Independence vs. Belonging Theme Icon
Education, Work, and Language Theme Icon
...stalls, and watched carts race up and down the road. He went home to inform Bipti that he would not take a job or see Tara, but planned to kill himself,... (full context)
Independence vs. Belonging Theme Icon
Social Status and Hierarchy Theme Icon
Education, Work, and Language Theme Icon
...rich descriptions of “intoxicating worlds” excited him. He grew restless and wanted to move, but Bipti thought herself too old to live among strangers. (full context)
Education, Work, and Language Theme Icon
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Colonialism, Oppression, and Escape Theme Icon
Bipti also promised to marry off the reluctant Mr Biswas, which would complete her life’s work.... (full context)
Part 1, Chapter 3: The Tulsis
Independence vs. Belonging Theme Icon
Social Status and Hierarchy Theme Icon
Gender and Family Theme Icon
...he realized that marriage would create enormous problems for him: where he and his mother, Bipti, would live, and especially how he would get a job. He figured that the Tulsis... (full context)
Independence vs. Belonging Theme Icon
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...and returned to Pagotes, coming to see the whole affair as a “good fright.” However, Bipti immediately began praising him for marrying into a good family and went to visit Hanuman... (full context)
Independence vs. Belonging Theme Icon
Gender and Family Theme Icon
...on the bridge that connected that part of the house to the statue-filled drawing-room that Bipti had found so impressive. The small, unadorned prayer-room lay above the drawing-room. (full context)
Independence vs. Belonging Theme Icon
...houses he ever lived in as nothing more than “a visitor, an upsetter of routine.” Bipti probably was not thinking of him, and his childhood home had been destroyed. (full context)
Part 1, Chapter 4: The Chase
Independence vs. Belonging Theme Icon
Social Status and Hierarchy Theme Icon
Gender and Family Theme Icon
...celebrations—which excluded all the sons-in-law—invariably reminded him. He would always return to Pagotes and see Bipti, who always compared him to Raghu and claimed “she had nothing more to do, and... (full context)
Part 1, Chapter 5: Green Vale
Independence vs. Belonging Theme Icon
Social Status and Hierarchy Theme Icon
Gender and Family Theme Icon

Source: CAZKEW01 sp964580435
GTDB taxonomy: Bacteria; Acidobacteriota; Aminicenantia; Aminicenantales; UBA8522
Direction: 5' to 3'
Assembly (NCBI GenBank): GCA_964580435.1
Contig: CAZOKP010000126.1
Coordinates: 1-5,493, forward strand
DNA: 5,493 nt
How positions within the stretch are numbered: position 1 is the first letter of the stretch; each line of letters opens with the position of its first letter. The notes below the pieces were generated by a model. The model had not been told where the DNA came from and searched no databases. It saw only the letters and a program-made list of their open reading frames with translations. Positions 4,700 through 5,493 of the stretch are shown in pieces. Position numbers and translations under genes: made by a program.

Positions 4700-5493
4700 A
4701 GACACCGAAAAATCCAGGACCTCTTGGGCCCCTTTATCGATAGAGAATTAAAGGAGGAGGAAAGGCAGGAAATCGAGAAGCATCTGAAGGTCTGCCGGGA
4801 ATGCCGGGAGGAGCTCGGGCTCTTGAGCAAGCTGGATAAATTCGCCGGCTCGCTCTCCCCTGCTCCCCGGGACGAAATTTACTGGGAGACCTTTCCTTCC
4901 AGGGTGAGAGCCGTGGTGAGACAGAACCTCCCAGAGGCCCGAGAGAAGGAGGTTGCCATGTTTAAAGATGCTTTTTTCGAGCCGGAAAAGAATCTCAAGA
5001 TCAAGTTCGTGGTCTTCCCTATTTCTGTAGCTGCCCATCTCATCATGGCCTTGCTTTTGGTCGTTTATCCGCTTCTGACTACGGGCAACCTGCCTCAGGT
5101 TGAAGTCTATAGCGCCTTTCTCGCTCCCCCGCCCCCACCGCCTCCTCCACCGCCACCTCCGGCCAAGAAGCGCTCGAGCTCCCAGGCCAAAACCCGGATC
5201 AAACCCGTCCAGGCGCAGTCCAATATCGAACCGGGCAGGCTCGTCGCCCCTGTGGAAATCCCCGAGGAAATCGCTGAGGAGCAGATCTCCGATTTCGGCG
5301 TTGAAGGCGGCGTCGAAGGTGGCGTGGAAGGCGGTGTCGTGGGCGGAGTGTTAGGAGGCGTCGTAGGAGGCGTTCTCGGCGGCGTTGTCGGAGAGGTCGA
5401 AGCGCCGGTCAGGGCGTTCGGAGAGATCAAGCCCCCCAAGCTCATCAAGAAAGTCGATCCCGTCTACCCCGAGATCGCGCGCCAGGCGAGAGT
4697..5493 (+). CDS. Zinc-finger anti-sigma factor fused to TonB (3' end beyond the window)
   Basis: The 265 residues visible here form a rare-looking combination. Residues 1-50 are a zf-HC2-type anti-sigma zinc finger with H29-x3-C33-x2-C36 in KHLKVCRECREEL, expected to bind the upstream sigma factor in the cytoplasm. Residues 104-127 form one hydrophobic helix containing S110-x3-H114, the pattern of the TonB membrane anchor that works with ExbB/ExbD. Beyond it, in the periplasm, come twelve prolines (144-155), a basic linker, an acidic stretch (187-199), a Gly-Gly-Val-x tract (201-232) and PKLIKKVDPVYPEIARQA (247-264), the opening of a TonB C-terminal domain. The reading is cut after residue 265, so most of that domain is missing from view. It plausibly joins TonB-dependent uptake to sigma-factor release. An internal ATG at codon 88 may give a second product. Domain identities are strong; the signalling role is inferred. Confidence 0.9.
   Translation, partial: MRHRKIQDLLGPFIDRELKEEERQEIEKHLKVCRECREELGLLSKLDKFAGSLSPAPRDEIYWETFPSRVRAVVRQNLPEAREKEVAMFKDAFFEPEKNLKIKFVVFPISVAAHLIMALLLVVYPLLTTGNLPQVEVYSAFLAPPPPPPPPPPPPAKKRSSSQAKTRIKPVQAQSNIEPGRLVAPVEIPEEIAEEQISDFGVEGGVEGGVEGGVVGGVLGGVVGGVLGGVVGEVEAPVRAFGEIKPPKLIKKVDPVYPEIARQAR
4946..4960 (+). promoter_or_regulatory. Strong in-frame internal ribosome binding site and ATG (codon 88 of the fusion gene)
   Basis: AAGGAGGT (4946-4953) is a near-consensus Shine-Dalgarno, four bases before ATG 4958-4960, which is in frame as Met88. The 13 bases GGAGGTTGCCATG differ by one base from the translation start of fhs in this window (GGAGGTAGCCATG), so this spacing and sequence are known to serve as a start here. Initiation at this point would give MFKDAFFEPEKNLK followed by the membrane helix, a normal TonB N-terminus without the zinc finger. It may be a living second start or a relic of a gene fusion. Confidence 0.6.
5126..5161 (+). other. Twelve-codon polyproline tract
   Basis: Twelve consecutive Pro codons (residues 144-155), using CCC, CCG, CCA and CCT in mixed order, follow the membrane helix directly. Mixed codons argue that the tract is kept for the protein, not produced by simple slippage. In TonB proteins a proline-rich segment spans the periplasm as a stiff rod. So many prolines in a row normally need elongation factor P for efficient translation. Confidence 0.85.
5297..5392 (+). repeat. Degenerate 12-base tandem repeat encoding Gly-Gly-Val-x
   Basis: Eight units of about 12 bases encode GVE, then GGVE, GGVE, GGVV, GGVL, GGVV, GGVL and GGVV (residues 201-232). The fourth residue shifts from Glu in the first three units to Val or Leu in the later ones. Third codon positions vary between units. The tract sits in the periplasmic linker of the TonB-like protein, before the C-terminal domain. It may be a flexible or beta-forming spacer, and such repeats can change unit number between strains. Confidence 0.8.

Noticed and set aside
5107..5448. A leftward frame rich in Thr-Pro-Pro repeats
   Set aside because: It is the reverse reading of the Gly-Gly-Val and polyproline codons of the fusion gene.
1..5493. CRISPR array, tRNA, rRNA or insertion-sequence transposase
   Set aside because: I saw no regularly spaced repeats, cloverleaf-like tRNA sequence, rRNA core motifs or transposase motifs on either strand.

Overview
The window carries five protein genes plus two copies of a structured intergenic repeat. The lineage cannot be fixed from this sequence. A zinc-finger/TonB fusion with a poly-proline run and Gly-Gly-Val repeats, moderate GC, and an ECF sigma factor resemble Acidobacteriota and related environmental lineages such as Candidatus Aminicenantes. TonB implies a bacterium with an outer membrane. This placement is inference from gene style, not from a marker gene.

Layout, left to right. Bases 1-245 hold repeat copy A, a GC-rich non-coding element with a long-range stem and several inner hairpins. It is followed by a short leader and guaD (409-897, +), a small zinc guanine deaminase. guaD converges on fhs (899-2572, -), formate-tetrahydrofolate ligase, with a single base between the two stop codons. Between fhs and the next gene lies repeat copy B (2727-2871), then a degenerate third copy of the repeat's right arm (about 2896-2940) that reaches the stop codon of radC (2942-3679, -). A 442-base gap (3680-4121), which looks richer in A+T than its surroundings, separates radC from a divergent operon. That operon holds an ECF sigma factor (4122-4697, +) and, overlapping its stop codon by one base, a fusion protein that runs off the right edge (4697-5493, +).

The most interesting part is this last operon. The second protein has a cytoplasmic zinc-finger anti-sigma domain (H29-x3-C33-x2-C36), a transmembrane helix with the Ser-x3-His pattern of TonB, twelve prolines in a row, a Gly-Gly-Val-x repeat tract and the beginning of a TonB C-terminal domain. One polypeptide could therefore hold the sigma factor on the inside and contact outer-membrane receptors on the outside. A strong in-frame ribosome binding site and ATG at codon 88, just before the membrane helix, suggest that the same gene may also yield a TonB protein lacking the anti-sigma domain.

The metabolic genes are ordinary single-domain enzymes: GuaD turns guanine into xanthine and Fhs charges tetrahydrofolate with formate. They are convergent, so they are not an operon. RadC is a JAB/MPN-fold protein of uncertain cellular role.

...eating and drinking and the unfortunate eventual beating of wives. Mr Biswas went to visit Bipti and Tara, then on Boxing-day, his brothers Pratap and Prasad who “had married nondescript women... (full context)
Social Status and Hierarchy Theme Icon
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...with Rabidat, and then began chatting with Mr Biswas, who pretended he was visiting because Bipti was sick. They drank some milk from the cows, Mr Biswas said that his mother... (full context)
Independence vs. Belonging Theme Icon
Gender and Family Theme Icon
...from atop a hill, he saw a crying woman—who was “Shama, Anand, Savi, his mother [Bipti]”—seeking help but wanted her to go away. Tarzan was outside the door with an injured... (full context)
Part 2, Chapter 1: “Amazing Scenes”
Independence vs. Belonging Theme Icon
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Education, Work, and Language Theme Icon
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...village where Prasad lived found him. Then, he went to see Pratap and discovered that Bipti had been living with him for some time. She had suddenly become “active and lucid,”... (full context)
Part 2, Chapter 3: The Shorthills Adventure
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Colonialism, Oppression, and Escape Theme Icon
Mr Biswas sent for Bipti to visit. Her feelings about the new house were unclear, and since his children had... (full context)
Part 2, Chapter 4: Among the Readers and Learners
Social Status and Hierarchy Theme Icon
Education, Work, and Language Theme Icon
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Colonialism, Oppression, and Escape Theme Icon
...started another short story—but, as usual, never finished it, for news came that his mother, Bipti, had died. (full context)
Independence vs. Belonging Theme Icon
Gender and Family Theme Icon
...for her illegitimate marriage, and Ramchand helped plan the funeral arrangements. Mr Biswas glanced at Bipti’s body and then wandered around, wishing he could be alone, feeling that he had lost... (full context)
Independence vs. Belonging Theme Icon
Education, Work, and Language Theme Icon
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Colonialism, Oppression, and Escape Theme Icon
...tried to comfort him and finally learned he was writing to Doctor Rameshwar, who signed Bipti’s death certificate after cursing and berating the family. Realizing his family would offer him comfort... (full context)
Independence vs. Belonging Theme Icon
Education, Work, and Language Theme Icon
Mr Biswas still felt the pain of having failed to know, honor, or love Bipti; soon, he started another letter, this time addressed to her, remembering her clearing the brush... (full context)